TRL will continue to shape future European automotive safety policy despite Brexit


Despite the country’s ongoing negotiations to leave the European Union (Brexit), the UK will continue to play a key role in shaping future European transport policy following the Solus award of the latest European Commission (EC) Automotive Safety Framework to the UK’s Transport Research Laboratory (TRL).

The agreement, which is worth in the region of €3m (US$3.2m) over a four-year period, will see experts from TRL help EC policymakers prevent future road collisions and casualties through improved automotive safety. Areas of focus include connected and autonomous vehicles (CAVs), crash avoidance, and active and passive safety, in addition to the harmonization of global vehicle standards. The latest framework follows eight successful years in which TRL was part of a cascade arrangement, working alongside organizations from across Europe to determine, evaluate and make recommendations on feasible and cost effective changes to vehicle safety regulations. This included revisions to the General Safety Regulation and Pedestrian Safety Regulation, where more than 50 safety measures have been assessed to look at their suitability for future regulations.

Undertaking comprehensive feasibility and cost-benefit analysis, TRL was also instrumental in bringing together stakeholders from across EU member states, vehicle manufacturers, Tier 1 and 2 suppliers and safety groups, to share best practice, develop a collaborative approach to safety and provide input and evidence to support regulatory changes. Alongside helping to draft the EU regulations, such as Type Approval requirements for eCall systems that will come into force in 2018, TRL is also building on its expertise and experience in policymaking to bridge the gap between manufacturers and regulators.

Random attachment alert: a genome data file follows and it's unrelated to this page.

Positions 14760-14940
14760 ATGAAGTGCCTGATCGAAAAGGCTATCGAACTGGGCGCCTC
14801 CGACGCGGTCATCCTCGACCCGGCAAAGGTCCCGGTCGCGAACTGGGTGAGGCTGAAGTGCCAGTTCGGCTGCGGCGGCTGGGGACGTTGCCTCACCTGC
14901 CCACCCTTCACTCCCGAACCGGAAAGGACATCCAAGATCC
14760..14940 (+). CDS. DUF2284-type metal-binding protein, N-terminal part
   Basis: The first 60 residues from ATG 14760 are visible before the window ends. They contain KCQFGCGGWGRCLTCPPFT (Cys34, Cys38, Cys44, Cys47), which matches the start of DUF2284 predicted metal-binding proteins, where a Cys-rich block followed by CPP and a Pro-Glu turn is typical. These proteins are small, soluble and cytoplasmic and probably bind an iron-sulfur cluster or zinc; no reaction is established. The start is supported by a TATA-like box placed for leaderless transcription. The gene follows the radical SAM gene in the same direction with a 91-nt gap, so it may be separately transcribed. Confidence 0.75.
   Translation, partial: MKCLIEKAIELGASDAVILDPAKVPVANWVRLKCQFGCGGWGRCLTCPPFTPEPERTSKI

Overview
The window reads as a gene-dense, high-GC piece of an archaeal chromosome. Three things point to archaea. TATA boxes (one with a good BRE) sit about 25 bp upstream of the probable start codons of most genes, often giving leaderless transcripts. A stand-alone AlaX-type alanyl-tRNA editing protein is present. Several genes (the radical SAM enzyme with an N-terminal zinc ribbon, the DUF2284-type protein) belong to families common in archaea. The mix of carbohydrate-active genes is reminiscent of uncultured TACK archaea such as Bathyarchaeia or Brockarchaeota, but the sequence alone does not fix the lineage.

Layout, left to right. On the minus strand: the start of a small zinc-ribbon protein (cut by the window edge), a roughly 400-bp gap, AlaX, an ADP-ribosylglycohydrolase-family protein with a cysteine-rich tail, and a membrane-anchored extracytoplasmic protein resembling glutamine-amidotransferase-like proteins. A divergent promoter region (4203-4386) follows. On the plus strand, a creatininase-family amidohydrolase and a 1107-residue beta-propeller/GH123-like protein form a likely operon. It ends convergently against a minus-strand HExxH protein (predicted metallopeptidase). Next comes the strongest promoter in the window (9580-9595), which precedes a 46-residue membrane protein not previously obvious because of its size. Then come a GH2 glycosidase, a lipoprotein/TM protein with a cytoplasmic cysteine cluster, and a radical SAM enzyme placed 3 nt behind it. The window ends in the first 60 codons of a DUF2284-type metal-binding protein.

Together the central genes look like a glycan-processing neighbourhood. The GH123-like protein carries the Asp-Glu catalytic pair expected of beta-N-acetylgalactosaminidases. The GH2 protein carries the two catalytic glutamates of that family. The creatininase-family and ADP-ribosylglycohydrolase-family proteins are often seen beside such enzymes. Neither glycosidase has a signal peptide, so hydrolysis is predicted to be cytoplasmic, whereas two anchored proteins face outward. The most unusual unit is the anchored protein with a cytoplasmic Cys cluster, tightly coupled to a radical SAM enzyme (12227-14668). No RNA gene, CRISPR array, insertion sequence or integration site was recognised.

Working alongside OEM R&D departments, the TRL team is supporting the roll-out of Direct Vision programs for HGVs (trucks) and advanced driver assistance systems (ADAS) within both passenger and delivery vehicles. Under the Framework, TRL will be working with key and strategic sub-contractors in mainland Europe, further extending the skills and capabilities required to successfully deliver innovative solutions for the projects assigned during the term of the contract.

“Over the past eight years, we’ve been privileged to work alongside the EU Commission on many projects which have directly improved safety conditions for drivers, passengers and vulnerable road users in Europe,” noted Richard Cuerden, chief scientist and research director at TRL.

“However, the transport landscape is evolving faster than ever before and there are now even more complex challenges with which policymakers, manufacturers and public authorities must grapple. Technological advancement needs to go together with the development of discussions around zero harm, and we are committed to supporting the wider automotive industry to understand how European vehicle design can improve safety. This is especially important in light of the evolving relationship between the UK, Europe, Japan and the USA.”

Peter Broertjes, legislative officer at the EC, added, “The team at TRL has added significant value to our work on automotive safety over the past eight years, and we look forward to continuing to benefit from their expertise and insight as part of the new framework agreement.”

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Tom has edited Traffic Technology International (TTi) magazine and its Traffic Technology Today website since May 2014. During his time at the title, he has interviewed some of the top transportation chiefs at public agencies around the world as well as CEOs of leading multinationals and ground-breaking start-ups. Tom's earlier career saw him working on some the UK's leading consumer magazine titles. He has a law degree from the London School of Economics (LSE).